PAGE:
Speaking to IGIHE, Mukarurinda has talked about the role of Gacaca courts in reconciling Genocide survivors and how they have helped her to forgive perpetrators who killed relatives.
Raised in former Kayumba sector, Mukarurinda was a follower of the Catholic Church. In 1959, the then Government expelled their families from Kigali and settled them to Bugesera where they continued to endure oppression.
Mukarurinda passed Primary Six national examinations but was delisted from students allowed to pursue education in secondary school because she was a Tutsi.
As she narrated, Tutsi were ousted from leadership positions that time and replaced by Hutus so that they could facilitate the provision of a list showing Tutsi targeted to be killed.
“In 1991, our children and brothers realized that things had fallen apart. The then Government started making a list of Tutsi employed in public institutions to be killed. Cell leaders and village leaders were also relieved saying that no Tutsi will assume leadership position again, “revealed Mukarurinda.
They continued to endure persecution until 1994 when the long-planned Genocide began.
On 13th April 1994, she said, a bus brought soldiers and Interahamwe militia in Ntarama and started killing Tutsi.
“They had guns and grenades to kill whoever identified as Tutsi. I was outside with a 9-month old baby on the back. It saw them setting the church ablaze. As they started firing, I immediately run away with my husband,” she revealed.
On 29th April 1994, soldiers reached them in a papyrus marshland where they had sought refuge and heinously killed her children.
“They were many soldiers who surrounded the papyrus marshland and shortly reached me. I heard them saying ‘return them home in Ethiopia’. They entered the papyrus thicket and started stabbing us. They hit me with a thick wooden truncheon on the head and split my nine year old bay into two parts,” she said.
Mukarurinda explained that RPF Inkotanyi soldiers later came to rescue them and started providing first aid to heal the wounds of those who were still breathing.
Journey to forgiveness
After the 1994 Genocide against Tutsi, Mukarurinda supported unity and reconciliation efforts despite tragedies she went through.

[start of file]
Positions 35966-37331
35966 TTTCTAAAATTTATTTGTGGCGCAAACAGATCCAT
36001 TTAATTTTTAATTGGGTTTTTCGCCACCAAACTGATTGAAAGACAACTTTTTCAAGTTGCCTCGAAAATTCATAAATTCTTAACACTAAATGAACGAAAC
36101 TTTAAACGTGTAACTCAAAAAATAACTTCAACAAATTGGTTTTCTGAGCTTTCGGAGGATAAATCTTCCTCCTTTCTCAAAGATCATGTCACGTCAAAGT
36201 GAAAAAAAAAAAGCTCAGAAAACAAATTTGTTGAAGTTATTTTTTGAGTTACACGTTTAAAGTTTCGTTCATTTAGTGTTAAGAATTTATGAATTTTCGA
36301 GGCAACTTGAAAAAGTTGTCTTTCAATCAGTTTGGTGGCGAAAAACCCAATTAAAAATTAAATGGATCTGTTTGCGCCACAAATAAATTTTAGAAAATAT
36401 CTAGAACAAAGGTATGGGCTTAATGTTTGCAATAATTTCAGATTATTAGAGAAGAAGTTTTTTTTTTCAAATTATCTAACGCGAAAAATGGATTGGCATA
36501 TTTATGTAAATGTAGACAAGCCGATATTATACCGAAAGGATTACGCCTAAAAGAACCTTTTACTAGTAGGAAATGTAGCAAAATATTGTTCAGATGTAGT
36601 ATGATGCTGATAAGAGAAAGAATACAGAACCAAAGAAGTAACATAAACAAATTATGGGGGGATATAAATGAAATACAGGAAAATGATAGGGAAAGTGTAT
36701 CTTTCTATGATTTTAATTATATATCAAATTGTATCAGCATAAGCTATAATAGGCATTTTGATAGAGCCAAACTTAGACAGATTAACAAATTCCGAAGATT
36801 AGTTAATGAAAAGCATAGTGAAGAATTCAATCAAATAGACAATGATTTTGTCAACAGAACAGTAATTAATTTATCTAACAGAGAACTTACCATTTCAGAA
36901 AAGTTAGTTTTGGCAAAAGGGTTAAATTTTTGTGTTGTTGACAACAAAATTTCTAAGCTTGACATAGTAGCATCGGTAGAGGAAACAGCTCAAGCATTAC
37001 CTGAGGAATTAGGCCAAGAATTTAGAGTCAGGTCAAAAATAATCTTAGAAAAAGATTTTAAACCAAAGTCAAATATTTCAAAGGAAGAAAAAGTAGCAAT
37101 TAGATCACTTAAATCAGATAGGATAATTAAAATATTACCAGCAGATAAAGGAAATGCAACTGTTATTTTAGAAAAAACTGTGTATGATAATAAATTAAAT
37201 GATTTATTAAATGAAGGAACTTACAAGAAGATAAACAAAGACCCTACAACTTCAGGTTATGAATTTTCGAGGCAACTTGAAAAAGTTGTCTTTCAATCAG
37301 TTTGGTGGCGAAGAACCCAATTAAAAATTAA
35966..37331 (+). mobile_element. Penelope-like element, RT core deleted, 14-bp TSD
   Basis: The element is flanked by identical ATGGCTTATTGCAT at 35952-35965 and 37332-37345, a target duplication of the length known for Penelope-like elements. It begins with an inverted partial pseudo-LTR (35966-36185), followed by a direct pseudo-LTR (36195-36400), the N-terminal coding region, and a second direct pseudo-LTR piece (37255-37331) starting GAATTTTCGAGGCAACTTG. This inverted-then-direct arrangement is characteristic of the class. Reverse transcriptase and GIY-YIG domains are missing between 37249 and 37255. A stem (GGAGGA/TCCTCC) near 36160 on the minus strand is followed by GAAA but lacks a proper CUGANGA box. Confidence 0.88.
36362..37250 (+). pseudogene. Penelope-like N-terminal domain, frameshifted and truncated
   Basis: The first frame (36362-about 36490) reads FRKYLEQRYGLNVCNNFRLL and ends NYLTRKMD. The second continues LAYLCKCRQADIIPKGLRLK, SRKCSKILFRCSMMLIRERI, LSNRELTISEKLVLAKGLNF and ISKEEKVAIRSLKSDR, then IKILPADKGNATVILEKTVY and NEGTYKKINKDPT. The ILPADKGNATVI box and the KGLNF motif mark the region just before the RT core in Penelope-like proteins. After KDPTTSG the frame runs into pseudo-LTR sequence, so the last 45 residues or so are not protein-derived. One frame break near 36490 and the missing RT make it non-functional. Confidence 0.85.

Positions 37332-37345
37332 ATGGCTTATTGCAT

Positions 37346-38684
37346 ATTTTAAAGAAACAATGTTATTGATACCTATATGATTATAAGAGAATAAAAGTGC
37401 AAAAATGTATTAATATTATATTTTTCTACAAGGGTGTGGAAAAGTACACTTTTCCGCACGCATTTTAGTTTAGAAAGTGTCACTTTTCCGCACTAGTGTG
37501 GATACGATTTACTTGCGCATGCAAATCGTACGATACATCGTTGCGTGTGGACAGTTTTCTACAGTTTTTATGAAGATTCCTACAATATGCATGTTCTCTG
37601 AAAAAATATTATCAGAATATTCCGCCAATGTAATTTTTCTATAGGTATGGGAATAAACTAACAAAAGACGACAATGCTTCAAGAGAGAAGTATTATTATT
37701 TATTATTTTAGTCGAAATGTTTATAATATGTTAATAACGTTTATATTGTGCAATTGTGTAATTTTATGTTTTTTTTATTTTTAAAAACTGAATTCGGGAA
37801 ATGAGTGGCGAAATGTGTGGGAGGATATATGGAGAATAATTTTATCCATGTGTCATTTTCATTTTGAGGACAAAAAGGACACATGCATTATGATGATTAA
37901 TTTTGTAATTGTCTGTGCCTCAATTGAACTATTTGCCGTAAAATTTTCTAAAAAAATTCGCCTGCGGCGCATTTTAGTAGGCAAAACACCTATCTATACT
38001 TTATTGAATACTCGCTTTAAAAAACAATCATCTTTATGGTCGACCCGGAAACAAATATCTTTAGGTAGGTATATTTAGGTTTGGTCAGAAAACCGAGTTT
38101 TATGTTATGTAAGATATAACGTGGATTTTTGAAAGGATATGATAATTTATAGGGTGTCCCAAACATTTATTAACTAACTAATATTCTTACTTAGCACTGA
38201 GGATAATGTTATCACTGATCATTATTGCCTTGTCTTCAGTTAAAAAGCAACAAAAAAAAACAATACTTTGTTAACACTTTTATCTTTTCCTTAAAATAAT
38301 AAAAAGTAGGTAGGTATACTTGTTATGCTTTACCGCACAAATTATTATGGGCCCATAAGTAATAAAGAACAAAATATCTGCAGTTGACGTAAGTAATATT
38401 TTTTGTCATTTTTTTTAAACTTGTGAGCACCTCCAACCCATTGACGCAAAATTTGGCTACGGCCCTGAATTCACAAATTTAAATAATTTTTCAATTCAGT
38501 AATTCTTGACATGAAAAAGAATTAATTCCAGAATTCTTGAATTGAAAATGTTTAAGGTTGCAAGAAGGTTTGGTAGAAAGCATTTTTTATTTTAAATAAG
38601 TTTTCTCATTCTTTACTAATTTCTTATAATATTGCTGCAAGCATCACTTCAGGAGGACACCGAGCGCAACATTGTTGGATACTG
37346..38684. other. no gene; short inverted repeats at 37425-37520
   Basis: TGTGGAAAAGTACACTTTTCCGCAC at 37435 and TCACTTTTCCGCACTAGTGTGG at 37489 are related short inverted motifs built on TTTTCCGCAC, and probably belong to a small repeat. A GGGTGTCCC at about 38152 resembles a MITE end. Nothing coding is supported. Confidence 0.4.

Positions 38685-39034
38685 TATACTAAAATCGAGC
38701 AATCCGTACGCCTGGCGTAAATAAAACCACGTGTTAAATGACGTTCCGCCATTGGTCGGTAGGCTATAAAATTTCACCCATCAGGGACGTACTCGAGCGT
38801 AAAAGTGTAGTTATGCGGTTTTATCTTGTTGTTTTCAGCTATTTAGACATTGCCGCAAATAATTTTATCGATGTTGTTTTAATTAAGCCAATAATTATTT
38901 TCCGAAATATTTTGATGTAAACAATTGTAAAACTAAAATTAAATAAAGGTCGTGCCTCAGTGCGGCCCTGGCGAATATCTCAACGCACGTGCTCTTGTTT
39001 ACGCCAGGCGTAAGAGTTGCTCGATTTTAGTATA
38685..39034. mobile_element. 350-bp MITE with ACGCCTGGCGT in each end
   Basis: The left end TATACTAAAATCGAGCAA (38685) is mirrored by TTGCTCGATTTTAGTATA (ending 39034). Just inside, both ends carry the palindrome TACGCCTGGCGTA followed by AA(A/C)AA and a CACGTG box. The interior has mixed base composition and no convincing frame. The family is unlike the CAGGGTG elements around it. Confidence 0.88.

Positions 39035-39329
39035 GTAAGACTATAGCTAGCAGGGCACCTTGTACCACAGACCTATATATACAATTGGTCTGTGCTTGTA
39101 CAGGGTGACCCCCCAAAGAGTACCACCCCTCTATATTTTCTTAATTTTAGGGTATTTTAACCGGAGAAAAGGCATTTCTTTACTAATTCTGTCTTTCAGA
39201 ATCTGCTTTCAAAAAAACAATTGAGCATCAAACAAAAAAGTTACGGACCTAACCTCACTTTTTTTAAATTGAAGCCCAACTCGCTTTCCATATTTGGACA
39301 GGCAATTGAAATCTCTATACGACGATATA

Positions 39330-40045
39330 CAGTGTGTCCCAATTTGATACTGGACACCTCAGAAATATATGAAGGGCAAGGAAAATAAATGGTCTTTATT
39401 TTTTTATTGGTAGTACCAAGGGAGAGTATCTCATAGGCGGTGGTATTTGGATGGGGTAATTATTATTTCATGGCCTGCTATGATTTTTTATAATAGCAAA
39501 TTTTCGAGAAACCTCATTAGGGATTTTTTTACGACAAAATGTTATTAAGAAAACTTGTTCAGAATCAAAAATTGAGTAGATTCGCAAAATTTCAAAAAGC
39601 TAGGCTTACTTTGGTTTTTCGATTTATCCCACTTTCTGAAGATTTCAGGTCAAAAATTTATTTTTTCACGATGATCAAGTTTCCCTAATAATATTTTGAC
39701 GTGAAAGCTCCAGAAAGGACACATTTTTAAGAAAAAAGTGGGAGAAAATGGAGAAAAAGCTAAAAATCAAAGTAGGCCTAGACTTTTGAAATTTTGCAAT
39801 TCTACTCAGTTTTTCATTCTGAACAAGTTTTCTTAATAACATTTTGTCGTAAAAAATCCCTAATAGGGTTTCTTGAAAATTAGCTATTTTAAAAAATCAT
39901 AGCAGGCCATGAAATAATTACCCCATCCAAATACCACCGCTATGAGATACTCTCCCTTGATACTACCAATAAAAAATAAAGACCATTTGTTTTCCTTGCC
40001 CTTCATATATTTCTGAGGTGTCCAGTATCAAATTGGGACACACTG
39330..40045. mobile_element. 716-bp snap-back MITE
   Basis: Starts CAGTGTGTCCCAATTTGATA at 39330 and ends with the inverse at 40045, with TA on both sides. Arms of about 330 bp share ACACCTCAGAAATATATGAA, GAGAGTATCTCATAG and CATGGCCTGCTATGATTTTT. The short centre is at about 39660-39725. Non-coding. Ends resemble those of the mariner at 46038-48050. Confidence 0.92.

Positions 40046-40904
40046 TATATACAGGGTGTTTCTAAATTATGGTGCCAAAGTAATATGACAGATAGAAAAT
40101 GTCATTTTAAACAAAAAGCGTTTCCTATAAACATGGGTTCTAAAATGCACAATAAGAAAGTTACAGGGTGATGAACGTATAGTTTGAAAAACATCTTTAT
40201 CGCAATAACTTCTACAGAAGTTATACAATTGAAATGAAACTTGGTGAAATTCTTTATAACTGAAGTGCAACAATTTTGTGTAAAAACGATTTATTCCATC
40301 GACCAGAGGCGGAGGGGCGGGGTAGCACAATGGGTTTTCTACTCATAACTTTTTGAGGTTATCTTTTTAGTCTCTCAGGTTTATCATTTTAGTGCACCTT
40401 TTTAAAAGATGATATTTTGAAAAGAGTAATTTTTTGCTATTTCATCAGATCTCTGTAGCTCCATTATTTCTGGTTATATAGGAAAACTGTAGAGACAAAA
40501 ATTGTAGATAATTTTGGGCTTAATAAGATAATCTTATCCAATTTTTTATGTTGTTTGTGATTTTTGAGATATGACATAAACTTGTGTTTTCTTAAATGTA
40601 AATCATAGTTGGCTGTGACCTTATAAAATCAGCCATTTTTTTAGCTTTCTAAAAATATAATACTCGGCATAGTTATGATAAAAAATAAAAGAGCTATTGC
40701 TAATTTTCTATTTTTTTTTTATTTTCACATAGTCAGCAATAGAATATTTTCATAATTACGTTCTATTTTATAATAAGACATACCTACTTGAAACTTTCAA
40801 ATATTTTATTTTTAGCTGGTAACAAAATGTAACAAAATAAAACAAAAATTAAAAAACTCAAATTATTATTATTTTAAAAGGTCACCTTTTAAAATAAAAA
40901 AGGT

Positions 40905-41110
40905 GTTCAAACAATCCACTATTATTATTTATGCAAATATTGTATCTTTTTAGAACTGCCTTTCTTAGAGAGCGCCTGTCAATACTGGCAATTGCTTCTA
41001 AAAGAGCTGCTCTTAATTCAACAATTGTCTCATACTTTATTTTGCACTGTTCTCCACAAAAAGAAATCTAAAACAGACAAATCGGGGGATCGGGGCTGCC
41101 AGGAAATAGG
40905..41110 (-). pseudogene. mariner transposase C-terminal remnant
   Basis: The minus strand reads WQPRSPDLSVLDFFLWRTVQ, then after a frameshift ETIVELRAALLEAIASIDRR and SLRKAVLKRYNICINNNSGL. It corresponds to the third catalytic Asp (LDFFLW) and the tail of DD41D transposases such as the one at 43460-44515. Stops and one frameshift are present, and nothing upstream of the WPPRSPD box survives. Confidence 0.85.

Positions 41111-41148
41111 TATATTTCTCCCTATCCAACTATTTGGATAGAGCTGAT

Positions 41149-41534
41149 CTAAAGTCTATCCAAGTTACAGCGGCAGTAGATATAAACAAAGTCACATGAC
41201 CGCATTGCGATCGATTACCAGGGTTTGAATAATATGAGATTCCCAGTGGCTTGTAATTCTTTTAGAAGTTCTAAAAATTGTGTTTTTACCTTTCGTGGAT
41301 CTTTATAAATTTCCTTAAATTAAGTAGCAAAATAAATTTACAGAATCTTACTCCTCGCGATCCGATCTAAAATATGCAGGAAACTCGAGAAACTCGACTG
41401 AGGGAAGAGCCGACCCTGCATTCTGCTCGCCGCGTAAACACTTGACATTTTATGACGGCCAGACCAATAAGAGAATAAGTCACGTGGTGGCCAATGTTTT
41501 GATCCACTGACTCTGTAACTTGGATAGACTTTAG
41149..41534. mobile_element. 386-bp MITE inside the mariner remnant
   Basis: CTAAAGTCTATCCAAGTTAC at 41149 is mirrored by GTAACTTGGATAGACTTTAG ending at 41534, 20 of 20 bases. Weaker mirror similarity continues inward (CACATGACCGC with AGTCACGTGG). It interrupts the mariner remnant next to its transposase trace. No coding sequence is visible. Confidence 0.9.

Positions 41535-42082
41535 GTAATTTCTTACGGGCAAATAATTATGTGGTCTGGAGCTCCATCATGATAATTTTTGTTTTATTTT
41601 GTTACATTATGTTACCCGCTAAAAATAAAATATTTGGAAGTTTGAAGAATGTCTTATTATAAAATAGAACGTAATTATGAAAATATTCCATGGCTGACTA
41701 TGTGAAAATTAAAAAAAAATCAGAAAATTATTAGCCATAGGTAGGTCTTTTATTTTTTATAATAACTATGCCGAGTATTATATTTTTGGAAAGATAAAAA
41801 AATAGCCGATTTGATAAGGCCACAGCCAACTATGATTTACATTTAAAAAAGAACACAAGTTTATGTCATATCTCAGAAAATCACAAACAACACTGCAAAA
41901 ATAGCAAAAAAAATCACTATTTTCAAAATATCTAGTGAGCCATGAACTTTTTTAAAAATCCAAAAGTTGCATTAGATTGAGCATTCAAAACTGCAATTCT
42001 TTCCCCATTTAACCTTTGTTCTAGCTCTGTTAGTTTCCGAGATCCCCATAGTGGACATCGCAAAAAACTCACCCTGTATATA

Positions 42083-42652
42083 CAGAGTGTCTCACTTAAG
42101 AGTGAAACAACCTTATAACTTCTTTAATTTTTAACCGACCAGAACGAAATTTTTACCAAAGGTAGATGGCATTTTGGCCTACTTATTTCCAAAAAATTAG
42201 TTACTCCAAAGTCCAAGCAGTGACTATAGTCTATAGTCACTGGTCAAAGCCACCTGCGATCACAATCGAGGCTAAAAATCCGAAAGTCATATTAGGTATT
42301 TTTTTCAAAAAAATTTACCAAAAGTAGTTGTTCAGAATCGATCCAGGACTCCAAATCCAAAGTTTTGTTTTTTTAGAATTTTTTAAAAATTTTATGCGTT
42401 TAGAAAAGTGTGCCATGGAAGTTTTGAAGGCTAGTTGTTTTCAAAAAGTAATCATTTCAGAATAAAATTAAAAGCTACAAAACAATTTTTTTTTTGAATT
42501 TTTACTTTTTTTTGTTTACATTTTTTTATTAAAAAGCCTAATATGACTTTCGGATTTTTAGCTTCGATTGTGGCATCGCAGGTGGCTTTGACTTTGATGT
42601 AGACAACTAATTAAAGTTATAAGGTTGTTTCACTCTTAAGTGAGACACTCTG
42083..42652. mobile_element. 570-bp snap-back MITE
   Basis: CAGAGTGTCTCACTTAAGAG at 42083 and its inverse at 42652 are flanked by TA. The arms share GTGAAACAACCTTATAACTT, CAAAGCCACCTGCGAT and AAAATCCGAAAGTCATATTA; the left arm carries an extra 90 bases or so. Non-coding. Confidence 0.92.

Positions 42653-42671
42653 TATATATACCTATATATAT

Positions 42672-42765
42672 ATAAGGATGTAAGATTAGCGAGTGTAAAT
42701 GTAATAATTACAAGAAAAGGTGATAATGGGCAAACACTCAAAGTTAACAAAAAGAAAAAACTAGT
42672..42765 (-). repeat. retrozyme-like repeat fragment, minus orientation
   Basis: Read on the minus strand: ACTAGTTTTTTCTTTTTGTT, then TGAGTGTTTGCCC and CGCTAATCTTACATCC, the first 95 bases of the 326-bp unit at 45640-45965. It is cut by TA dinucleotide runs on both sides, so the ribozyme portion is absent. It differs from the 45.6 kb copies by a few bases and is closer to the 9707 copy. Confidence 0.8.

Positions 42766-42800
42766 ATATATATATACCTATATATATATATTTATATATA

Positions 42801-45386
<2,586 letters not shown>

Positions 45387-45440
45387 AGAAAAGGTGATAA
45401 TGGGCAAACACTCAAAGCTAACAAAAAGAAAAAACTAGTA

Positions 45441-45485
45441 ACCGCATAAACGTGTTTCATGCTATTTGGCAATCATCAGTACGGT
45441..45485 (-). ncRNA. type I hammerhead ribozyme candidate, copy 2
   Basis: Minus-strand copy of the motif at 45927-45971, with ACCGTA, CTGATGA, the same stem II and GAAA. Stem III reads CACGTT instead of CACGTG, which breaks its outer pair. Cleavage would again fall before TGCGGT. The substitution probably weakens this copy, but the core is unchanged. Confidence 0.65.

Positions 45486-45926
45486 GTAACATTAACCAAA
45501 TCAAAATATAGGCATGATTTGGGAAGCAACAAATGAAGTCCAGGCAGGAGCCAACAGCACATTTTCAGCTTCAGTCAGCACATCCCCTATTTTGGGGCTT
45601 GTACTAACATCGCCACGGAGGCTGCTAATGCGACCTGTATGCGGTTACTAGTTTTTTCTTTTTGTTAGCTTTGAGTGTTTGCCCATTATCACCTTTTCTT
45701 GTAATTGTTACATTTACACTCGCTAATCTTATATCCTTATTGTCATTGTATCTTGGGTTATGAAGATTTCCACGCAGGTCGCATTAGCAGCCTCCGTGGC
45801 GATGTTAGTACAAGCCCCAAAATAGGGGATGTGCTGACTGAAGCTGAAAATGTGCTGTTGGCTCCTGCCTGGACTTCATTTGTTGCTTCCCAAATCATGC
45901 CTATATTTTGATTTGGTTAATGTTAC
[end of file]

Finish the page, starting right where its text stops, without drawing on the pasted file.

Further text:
In 2003, she become a judge in Gacaca traditional court that was established to provide a solution for the complex nature of the cases related to the 1994 Genocide against the Tutsi.
During her duties, Mukarurinda learnt that perpetrators who killed relatives confessed and apologized.
“I was appointed the secretary of Gacaca court in Nyamata. Perhaps, God wanted to make me strong. I used to see files of genocide suspects and meet with convicted perpetrators. Some of them were released upon Presidential mercy,” he noted.
It was not easy for Mukarurinda for forgive a perpetrator who stabbed her but she gradually calmed down when perpetrators revealed whereabouts her parents were killed and dumped.
More perpetrators continued to come for apology that she finally felt relaxed and forgave them. Mukarurinda currently belongs to the same unity and reconciliation group along with forgiven perpetrators.
“We work together and belong to the same unity and reconciliation group. I neither feel suspicious nor associate them with wrongful acts in daily lives because I forgave them,’ she said.
The President of IBUKA in Bugesera district, Chantal Bankundiye has also emphasized that Gacaca courts played a great role in reuniting Rwandans.
“We appreciate the contribution of Gacaca courts and the Government for introducing the approach because it would take so long for many Genocide survivors to get justice considering the enormous backlog of genocide-related cases. Moreover, Gacaca courts helped to unite genocide survivors and perpetrators,” she revealed.
“Unity and reconciliation in Bugesera district stands at good progress despite the sorrow and nightmare Tutsi went through in the area. As of today, there are genocide perpetrators who apologized to offended survivors and forgiven as others who completed their sentence are underway to join the journey,” added Bankundiye.